Numbers, Facts and Trends Shaping Your World

The Politics of Climate

Appendix A: Detailed tables

The following tables detail public knowledge about science by education, age, gender, race and ethnicity for each of the nine questions in the science knowledge index.

These tables are followed by summary statistics showing the results of a series of statistical models predicting people’s beliefs about climate change and their views of climate scientists from a set of explanatory or independent variables.

The regression analyses using a binary logistic model are based on the full sample of U.S. adults in the survey. The analysis is based on the weighted sample, thus adjusting for differences in the probability of selection and nonresponse differences across groups. Results are based on 0.05 level of statistical significance. The dependent variable omits respondents who gave no response to that question.

The independent variables used in each analysis are as follows: party affiliation (Democrats and leaning Democrats, those with no affiliation or leaning toward either party as compared with Republicans and leaning Republicans); political ideology (liberals, moderates as compared with conservatives); education (having a postgraduate degree, college degree or some college as compared with those having high school degrees or less education); science knowledge (those with a high or medium knowledge level as compared with those have a low knowledge level based on the nine-item index); age (ages 18-29, 30-49, 50-64 as compared with those ages 65 and older); gender (women compared with men); race and ethnicity (non-Hispanic blacks, Hispanics and other or mixed race as compared with non-Hispanic whites).21

The total number of respondents in each analysis ranges between roughly 1479 to a possible maximum of 1,534 respondents, depending on the number of respondents missing responses to either an independent variable in the model or to the dependent variable.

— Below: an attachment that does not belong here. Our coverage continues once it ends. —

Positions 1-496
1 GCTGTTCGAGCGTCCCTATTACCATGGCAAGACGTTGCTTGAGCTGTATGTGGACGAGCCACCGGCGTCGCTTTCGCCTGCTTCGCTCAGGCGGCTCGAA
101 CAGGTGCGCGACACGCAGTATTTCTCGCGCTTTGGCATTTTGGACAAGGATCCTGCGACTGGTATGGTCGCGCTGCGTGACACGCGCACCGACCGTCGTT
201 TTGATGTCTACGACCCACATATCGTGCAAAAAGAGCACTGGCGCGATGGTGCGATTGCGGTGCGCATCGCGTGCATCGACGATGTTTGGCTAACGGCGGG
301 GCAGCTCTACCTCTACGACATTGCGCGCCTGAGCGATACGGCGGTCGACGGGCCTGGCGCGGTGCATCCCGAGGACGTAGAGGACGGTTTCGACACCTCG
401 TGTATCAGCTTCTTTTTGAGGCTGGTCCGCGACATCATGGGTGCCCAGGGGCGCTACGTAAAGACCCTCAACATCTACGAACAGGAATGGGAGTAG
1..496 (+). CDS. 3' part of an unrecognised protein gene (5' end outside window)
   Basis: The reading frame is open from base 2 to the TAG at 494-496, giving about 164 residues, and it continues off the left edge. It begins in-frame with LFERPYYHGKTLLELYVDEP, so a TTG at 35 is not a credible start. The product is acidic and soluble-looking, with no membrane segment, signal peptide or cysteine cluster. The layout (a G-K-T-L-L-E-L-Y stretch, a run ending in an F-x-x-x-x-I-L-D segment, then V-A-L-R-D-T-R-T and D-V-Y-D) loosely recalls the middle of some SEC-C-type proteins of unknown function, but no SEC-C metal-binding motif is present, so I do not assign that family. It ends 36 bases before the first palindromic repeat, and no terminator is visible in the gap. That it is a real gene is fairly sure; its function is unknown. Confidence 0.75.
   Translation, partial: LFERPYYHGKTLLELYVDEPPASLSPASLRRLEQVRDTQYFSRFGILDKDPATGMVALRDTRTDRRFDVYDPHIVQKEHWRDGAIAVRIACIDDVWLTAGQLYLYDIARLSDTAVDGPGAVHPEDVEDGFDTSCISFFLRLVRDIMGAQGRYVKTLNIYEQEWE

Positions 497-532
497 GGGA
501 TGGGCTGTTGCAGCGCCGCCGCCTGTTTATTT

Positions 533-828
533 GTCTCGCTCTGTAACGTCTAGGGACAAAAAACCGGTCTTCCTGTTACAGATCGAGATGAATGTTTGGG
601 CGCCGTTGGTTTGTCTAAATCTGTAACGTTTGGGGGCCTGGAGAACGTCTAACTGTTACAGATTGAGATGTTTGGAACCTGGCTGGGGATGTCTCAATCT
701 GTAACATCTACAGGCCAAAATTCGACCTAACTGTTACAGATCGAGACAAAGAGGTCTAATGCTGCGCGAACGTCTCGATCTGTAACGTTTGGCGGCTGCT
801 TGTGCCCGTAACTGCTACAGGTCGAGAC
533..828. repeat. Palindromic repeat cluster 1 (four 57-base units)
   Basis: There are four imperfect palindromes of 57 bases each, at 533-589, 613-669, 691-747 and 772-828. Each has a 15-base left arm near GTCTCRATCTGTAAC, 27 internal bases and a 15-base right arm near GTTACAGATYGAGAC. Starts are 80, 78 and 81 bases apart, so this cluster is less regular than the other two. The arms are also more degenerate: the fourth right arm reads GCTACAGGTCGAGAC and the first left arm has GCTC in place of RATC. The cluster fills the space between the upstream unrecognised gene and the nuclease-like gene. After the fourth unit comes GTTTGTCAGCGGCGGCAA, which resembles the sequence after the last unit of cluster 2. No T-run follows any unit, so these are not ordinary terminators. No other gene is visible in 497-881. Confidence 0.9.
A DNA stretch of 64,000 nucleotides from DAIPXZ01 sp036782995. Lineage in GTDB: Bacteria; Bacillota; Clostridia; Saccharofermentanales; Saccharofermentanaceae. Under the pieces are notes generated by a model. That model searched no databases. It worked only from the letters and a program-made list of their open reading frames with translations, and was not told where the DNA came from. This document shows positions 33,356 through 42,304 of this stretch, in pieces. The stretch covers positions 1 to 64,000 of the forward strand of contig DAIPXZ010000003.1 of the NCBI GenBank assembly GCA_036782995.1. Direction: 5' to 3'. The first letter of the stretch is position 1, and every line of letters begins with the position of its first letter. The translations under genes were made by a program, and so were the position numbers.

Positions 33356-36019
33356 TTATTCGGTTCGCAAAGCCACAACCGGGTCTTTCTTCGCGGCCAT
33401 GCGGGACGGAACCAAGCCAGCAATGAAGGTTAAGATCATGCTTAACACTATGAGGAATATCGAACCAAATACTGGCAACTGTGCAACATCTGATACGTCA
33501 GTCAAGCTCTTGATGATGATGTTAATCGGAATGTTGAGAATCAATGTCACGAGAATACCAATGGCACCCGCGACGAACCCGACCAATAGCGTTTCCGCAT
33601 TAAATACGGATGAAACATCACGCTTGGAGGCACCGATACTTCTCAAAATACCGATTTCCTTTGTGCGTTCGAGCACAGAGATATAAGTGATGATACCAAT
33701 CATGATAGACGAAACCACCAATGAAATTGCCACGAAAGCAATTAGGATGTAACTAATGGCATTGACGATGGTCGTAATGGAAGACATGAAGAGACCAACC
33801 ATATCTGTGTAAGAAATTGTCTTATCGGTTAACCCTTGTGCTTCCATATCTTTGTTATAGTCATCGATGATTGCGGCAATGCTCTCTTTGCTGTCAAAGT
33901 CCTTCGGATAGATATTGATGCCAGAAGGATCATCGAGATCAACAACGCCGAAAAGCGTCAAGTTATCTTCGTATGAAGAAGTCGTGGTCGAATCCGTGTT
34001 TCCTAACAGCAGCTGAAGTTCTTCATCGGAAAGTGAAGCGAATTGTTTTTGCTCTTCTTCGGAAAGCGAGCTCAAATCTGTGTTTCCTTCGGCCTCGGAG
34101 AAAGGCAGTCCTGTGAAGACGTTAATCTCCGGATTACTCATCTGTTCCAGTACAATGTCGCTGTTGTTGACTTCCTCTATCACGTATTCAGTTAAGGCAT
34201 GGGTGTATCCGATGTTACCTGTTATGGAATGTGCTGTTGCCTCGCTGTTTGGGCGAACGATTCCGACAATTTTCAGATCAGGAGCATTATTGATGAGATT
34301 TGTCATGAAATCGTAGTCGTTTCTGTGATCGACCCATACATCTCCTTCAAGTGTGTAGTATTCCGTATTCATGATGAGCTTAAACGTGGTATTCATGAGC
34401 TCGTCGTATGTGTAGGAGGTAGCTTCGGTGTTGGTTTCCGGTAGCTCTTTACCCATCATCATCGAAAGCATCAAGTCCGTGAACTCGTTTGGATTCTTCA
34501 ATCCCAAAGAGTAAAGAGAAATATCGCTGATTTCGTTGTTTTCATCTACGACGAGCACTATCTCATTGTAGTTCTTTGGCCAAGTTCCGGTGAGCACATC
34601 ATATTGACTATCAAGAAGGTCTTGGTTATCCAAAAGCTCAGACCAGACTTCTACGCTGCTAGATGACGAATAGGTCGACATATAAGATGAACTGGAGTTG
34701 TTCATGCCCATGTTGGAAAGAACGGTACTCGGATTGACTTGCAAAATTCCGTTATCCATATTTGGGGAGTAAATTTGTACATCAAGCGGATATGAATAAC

A separate set of analyses tested the effect of science knowledge separately among Republicans (and independents who identify with the Republican Party) and Democrats (and independents who identify with the Democratic Party). These analyses are conducted with roughly 635 to a maximum of 661 Republicans and 808 to a maximum of 828 Democrats. 22

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  1. Several of the conceptual independent factors such as age or education are tested with a set of independent variables. Factors are classified as significant if the most extreme category in each set is significant at the .05 level. The difference in predicted probabilities shown compare the most extreme category with the baseline comparison group. Race/ethnicity is classified as having a significant effect if either the variable for black or the variable for Hispanic is statistically different than non-Hispanic whites, the baseline comparison group.
  2. We also ran a series of linear regression models for dependent variables with at least four categories; and a series of models using multinomial logistic regression or ordered logistic regression depending on the nature of the dependent variable. Results of those analyses are substantively similar to the findings from the binary logistic regression models shown in these tables.
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